The use of small-scale solar panels on rooftops in Europe is booming. Indeed, in June 2011 the director of Coventry Cathedral announced that the grade I listed building would be the first cathedral in the country, and possibly the world, to go ‘solar’.
This trend has been helped, in part, by the sharp fall in the cost of photovoltaic (PV) technology, a drop of 60% since mid-2008 according to a report1 by the United Nations Environment Programme (UNEP) on green investment published in July 2011. The report also predicts further cost reductions for solar technologies in future.
At the end of 2010, the installed PV capacity reached 40GW – with 16.6GW added during 2010 – producing some 50 Terawatt-hours (TWh) of electrical power/year, according to a report2 published by the European Photovoltaic Industry Association (EPIA) in May 2011. This could meet the electricity demands of a country the size of Greece or Switzerland. The performance of a solar cell is measured in terms of its efficiency at turning sunlight into electricity. According to EPIA, a typical commercial solar cell has an efficiency of 15%, which means that about a sixth of the sunlight striking the cell generates electricity. Improving efficiencies, while holding down the cost per cell, is an important goal of the PV industry.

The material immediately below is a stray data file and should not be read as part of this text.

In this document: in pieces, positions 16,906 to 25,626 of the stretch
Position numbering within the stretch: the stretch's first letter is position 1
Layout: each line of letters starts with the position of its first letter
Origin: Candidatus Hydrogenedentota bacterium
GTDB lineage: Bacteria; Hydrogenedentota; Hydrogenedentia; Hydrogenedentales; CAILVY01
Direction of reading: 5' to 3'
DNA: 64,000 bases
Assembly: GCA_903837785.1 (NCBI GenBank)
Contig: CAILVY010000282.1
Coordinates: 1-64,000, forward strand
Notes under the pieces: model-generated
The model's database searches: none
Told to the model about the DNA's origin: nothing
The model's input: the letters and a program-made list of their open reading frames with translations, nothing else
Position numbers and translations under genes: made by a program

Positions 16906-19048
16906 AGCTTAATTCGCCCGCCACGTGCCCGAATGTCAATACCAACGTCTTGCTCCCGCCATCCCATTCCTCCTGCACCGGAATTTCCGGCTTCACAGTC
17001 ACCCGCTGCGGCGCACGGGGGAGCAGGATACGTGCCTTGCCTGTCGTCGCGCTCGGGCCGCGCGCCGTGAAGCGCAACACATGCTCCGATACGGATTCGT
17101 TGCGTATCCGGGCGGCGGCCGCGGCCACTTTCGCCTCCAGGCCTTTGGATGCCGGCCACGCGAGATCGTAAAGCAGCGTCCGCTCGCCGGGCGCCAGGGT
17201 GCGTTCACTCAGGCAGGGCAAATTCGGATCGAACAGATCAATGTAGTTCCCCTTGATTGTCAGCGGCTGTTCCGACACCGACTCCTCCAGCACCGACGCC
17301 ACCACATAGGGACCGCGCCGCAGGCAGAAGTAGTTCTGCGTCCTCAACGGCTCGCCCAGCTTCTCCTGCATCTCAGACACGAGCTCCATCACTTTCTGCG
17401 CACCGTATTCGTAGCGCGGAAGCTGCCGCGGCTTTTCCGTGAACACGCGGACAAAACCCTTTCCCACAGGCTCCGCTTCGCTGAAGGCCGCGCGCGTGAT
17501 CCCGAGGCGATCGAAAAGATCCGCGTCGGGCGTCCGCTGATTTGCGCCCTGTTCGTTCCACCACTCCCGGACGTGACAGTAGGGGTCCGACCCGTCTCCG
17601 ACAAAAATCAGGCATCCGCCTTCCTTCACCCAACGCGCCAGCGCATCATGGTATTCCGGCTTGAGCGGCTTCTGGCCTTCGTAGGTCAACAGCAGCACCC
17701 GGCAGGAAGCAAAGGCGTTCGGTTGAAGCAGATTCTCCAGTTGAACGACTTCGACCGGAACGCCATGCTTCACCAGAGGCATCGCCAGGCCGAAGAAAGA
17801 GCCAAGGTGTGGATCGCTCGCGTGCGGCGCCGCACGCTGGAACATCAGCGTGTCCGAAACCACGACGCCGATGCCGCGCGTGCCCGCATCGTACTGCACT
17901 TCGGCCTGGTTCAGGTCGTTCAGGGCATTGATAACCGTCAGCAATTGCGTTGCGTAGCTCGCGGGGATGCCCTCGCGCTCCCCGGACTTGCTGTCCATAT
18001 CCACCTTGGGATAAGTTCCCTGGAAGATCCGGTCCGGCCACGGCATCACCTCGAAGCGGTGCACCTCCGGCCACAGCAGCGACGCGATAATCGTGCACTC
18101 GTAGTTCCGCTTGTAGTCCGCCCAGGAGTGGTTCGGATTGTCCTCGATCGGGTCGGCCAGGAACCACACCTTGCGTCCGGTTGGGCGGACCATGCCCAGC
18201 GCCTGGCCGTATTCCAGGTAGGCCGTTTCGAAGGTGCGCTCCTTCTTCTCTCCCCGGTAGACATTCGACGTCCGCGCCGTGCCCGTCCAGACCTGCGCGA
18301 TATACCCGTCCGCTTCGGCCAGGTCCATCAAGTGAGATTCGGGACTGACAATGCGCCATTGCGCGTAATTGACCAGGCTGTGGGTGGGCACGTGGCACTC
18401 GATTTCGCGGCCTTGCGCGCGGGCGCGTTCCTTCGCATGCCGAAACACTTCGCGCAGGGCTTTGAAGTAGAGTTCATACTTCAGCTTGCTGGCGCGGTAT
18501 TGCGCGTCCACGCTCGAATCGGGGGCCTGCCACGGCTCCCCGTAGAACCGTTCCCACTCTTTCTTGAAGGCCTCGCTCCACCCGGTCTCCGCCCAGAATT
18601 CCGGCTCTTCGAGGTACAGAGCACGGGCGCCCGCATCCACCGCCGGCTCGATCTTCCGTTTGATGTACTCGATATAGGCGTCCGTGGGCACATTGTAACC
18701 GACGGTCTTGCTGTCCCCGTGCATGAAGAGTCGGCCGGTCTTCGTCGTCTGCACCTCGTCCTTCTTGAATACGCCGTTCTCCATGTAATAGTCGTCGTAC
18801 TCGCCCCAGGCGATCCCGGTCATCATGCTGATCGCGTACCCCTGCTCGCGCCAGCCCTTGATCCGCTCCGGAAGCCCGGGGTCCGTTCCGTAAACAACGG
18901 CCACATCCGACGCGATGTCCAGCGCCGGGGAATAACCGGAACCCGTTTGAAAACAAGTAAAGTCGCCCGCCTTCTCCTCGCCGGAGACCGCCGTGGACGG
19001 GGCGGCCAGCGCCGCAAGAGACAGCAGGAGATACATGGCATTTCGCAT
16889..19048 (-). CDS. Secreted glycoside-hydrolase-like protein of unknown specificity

As Mike Walls of Loughborough University’s Centre for Renewable Energy Systems Technology in the UK puts it: ‘The thrust of research into PV is to lower costs, either by simplifying manufacture, reducing material usage or increasing efficiency.’
PV cells use either crystalline silicon (c-Si) or photosensitive materials deposited in thin layers on a low-cost backing material such as glass, stainless steel or plastic. The former accounted for 86.5% of worldwide solar cell production in 2010, according to a report by solar market analysts Solarbuzz.3
c-Si cells are made from a single crystal of silicon (monocrystalline), from a block of silicon crystals (polycrystalline), or from ribbon sheets of silicon. Their efficiency ranges between 11 and 19%, according to EPIA. ‘c-Si is a mature technology and it dominates the market,’ explains Stuart Irvine, director of the Centre for Solar Energy Research at Glyndŵr University, UK.
The cost of c-Si fell dramatically over the past few years, thanks to high-volume manufacturing and a fall in silicon feedstock prices, he says.
‘The focus of research efforts now is on producing ever thinner silicon layers,’ says Irvine. ‘At present, they are around 200μm thick and break rather easily – both polycrystalline and single crystal silicon. The objective is to reduce thickness down to around 180 μm. Sharp, for example, is working on this.’